But it’s the staff, more than anything, who make this place remarkable. From the moment I made the reservation online, the manager offered to help make travel arrangements for us, or book tables at restaurants, or recommend things to do and see in and around Kyoto. And when we were actually in the hotel and Jeremy fell ill, the staff couldn’t have been more helpful: they brought tea and breakfast up to him, offered to take him to the doctor, continually asked after him, and generally just expressed so much genuine kindness and concern that I was moved to tears (I was moved to tears again when we left and the entire staff stood in the street and waved at us until our taxi was out of sight). As Jeremy said, if he was going to be sick anywhere, at least it was there, where he was in good hands. I’d never sent a thank-you note to a hotel before, but I’ve sent one to the Hotel Mume. It’s a truly special place.
Through the passage of time and the ministrations of the hotel staff, Jeremy had mostly recovered by the afternoon, so we were able to go into town and even snack on some Kyoto pickles and peppery chicken wings at Nishiki Market. That was all we managed to do, though; still feeling run down, we hibernated in the hotel that evening. We didn’t have dinner again, partially because we weren’t hungry and partially because I was so exhausted by about 6 o’clock that I couldn’t move from the bed. We tried to watch some TV, but I couldn’t keep my eyes open. I was drowsing at about 9 when it felt like a truck went by outside, shaking the walls…and the bed…and the entire hotel…and then I was up like a shot.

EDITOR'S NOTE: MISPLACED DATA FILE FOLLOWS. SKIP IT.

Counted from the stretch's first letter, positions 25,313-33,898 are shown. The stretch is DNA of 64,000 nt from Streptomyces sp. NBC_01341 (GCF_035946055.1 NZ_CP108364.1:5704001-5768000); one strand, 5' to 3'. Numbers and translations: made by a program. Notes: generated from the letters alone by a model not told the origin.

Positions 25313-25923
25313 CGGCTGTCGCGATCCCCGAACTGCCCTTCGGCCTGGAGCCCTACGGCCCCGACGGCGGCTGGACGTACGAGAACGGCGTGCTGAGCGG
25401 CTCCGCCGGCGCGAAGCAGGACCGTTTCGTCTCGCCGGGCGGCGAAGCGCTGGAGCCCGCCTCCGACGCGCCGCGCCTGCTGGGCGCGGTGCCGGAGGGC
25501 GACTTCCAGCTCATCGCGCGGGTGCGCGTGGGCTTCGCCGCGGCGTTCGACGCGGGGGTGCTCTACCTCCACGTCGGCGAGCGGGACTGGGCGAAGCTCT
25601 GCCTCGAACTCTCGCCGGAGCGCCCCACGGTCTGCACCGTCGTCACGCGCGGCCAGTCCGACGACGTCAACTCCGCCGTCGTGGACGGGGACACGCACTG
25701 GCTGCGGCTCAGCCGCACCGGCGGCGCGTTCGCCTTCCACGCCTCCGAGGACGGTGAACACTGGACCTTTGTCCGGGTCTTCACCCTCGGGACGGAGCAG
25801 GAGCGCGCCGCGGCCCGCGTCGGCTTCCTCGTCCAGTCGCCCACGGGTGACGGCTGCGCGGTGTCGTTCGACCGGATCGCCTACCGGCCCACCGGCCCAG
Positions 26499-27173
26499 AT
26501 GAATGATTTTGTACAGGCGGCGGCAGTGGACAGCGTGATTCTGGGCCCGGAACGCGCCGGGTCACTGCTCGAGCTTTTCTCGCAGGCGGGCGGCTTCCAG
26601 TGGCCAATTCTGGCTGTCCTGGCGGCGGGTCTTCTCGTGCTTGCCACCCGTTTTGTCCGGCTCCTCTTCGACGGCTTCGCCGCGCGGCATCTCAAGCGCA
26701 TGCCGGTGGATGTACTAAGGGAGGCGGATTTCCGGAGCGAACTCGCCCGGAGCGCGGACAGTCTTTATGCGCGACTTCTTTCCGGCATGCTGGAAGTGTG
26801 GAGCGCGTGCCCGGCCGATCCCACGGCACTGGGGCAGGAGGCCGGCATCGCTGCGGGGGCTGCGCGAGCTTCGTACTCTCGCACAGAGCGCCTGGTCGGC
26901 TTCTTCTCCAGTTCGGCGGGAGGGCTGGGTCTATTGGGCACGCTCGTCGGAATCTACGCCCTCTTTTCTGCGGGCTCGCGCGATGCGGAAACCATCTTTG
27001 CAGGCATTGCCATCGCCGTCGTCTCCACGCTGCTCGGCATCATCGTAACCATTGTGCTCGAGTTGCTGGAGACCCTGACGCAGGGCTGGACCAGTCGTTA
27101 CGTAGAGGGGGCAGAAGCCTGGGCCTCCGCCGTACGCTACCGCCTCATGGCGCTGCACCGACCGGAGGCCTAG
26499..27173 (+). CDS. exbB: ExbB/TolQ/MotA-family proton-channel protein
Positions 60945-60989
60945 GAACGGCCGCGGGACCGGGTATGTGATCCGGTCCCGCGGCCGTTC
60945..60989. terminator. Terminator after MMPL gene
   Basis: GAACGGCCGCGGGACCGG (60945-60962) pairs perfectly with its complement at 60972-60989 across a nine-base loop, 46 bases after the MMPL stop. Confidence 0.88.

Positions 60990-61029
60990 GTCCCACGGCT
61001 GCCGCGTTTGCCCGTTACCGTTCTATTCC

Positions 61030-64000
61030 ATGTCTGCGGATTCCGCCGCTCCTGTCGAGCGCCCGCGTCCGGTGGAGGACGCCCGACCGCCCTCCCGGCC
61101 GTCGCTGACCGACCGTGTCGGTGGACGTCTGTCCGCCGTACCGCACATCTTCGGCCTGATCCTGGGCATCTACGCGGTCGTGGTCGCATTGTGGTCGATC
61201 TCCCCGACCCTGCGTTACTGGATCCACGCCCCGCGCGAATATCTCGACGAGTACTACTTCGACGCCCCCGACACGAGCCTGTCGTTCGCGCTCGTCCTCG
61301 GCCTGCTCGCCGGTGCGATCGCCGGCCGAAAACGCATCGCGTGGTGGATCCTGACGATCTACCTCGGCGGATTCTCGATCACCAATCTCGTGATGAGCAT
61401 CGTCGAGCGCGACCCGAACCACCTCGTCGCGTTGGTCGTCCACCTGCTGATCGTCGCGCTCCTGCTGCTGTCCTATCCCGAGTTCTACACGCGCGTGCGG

“What the &%$ was that? Was that an earthquake?!”
That was an earthquake—a very brief and mild one, but enough to shake off any vestige of sleepiness. When I went downstairs a short time later to get some tea brought up to the room, I remarked on the fact that the earth’s tectonic plates had just shifted, and the hotel manager said, “Oh, yeah, that happens all the time.” Indeed. It wasn’t my first earthquake—that honor goes to the quake I felt as a kid in Germany, when I had the remarkably clear and terrifying vision that a UFO had burst out of the ground nearby (I don’t even know…)—but it was quite exciting nonetheless. Maybe too exciting for my taste.
Our original plan had been to spend one day sightseeing in Kyoto and then take a day trip to Koyasan, which I really, really, really wanted to see (especially in the snow). But between the illness and bad weather and everyone telling us that a day trip to Koyasan was going to be reeeallly loooong and grueling, we decided it made more sense to stay in Kyoto and see all the things we hadn’t managed to see because we’d felt too sick and tired.
This turned out to be a very good decision: Despite the cold, rainy weather, Jeremy and I had a great day visiting temples and attempting to eat ramen again and spending more time in the food market and, finally, going to Aritsugu, where I bought a lovely carbon steel santoku knife and had my name engraved on it. That evening, we strolled the magical streets of Gion and even managed to eat some dinner (for the first time in days) at a cozy izakaya recommended by the hotel. We were finally back on track.
We returned to Tokyo the next day, but not before spending several hours exploring the Southern Higashiyama area of Kyoto, with its winding streets, old houses, enormous temples, and really good coffee. On the bullet train back to Tokyo, I wisely forewent the bento box in favor of potato chips, cold green tea and more amazing views of Mt. Fuji. Back in Tokyo, we checked into our room at the Cerulean Tower in Shibuya (where we had also stayed on our first trip in 2008) and headed straight out to a Belgian beer bar to meet up with our friend Oli and several other local web geeks for an evening of frites, Japanese craft beers and geek talk.